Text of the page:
I am learning about stream ciphers, which apparently are unpopular. I just want to have a better idea of some basic algorithms that are in use or were in use till recently.

I checked:

  • the OTP: Apparently great but unpractical
  • Linear Congruent Generator: insecure
  • LFSR: not sure yet but it appears insecure

Can you suggest a few not overly complicated stream cipher algorithms, with some practical relevance, that one should check and maybe indicate where is it applied ?

  • 2
    $\begingroup$ "which apparently are unpopular" - Not really. TLS 1.3 supports 5 cipher suites, two of which use AES-GCM, which is essentially converting a block cipher into a stream cipher, and one uses ChaCha20, which is a stream cipher. $\endgroup$
    – nobody
    Aug 2 at 11:37
  • 1
    $\begingroup$ ChaCha20 is a good one to look at because it's quite simple whilst being the main competitor to AES. Here is a list of some protocols/applications using it. $\endgroup$ Aug 2 at 12:41
  • $\begingroup$ The classic example is RC4. Sweet and simple. $\endgroup$
    – Paul Uszak
    16 hours ago

1 Answer 1


First we have to understand what stream and block ciphers are. In Katz & Lindell's textbook (2nd edition) you can have a deeper look into this topic. At this point I assume you know about them. Anyway I try to keep my answer as simple as possible.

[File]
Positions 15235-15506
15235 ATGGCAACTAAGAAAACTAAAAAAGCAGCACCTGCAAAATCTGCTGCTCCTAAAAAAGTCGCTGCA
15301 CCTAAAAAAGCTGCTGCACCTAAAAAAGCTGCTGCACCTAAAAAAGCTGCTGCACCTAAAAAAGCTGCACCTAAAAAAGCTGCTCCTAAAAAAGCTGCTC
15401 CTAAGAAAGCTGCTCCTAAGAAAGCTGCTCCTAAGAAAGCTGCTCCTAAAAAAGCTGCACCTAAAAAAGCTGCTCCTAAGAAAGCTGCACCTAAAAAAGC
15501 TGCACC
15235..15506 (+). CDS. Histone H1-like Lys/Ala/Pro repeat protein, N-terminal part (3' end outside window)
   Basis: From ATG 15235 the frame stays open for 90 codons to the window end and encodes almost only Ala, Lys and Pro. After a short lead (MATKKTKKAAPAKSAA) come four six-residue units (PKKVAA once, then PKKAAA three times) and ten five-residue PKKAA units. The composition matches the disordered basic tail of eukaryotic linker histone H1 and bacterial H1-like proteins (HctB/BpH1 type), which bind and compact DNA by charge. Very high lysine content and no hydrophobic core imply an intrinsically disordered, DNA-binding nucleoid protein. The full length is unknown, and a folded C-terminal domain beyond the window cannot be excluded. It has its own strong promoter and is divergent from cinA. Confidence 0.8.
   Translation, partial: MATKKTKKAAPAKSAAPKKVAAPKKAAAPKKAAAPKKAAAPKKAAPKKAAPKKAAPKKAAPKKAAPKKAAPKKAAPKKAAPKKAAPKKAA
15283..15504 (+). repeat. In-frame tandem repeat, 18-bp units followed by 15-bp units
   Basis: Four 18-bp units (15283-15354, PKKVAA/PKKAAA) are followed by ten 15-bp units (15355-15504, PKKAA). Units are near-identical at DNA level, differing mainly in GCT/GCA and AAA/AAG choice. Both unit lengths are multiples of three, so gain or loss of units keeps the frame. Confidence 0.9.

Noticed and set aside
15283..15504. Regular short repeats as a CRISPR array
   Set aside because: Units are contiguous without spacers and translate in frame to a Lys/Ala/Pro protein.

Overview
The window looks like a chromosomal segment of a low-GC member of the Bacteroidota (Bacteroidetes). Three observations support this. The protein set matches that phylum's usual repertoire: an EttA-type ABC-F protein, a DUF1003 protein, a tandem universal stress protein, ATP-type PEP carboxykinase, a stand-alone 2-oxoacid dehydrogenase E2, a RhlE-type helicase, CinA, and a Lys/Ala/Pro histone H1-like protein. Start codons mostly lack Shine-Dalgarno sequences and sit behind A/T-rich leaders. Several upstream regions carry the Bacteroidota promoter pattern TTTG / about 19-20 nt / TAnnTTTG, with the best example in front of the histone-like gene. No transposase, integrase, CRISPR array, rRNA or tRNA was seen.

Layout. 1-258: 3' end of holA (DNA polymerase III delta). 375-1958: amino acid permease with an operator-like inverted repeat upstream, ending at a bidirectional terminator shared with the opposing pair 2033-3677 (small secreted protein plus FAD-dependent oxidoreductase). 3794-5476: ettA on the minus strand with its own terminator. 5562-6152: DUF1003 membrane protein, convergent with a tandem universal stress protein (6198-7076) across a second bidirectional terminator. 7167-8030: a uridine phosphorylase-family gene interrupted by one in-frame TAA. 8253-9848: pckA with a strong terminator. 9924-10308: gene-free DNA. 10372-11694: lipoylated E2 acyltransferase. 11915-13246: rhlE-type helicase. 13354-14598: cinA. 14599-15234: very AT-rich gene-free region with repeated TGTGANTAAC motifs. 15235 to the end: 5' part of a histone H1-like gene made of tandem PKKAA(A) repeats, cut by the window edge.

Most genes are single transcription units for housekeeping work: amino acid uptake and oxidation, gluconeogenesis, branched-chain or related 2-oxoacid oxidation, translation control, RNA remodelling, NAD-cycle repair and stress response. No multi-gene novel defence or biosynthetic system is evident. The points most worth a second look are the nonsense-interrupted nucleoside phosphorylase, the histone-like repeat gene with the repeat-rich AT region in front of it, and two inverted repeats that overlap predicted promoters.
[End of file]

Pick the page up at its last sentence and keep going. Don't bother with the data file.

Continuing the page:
I am learning about stream ciphers, which apparently are unpopular.

I think this is not true. Block ciphers and stream ciphers both have their justification for existence, especially for practical cryptography.

Block ciphers can be better regarding performance if the length of the plaintext is known or if the plaintext itself is structured in blocks. The most common use case for that is disk encryption of your computer. The bits in a computer are also structured in block. E.g. 8 bit to 1 byte, 32 or 64 bit processores, etc. On the other hand, the size of the plaintext is known. Thus, this creates the perfect environment for a block cipher. An example is AES.

On the other hand, it makes more sense to use stream ciphers if the length of the plaintext is not known. A typical use case are wireless connections. Another, easier to understand example are instant message applications. The size of the messages varies a lot. Therefore the use of block ciphers is not necessarily practical. An example is Threema, which uses the stream cipher XSalsa20 to encrypt their messages.

Now there are many more properties that are advantageous or disadvantageous depending on the context. For example, implementation size, performance, existing literature, network structures, hardware options, etc. So it cannot be generally said that block ciphers or stream ciphers are unpopular. In general, I would avoid saying that ciphers are unpopular because there is always a use case where they stand out. Even old and insecure historical ciphers are still popular today as teaching material or puzzle sources :D


  • The transition between block ciphers and stream ciphers is smooth and some stream ciphers are incorrectly called block ciphers and vice versa.
  • wikipedia has a list of stream ciphers

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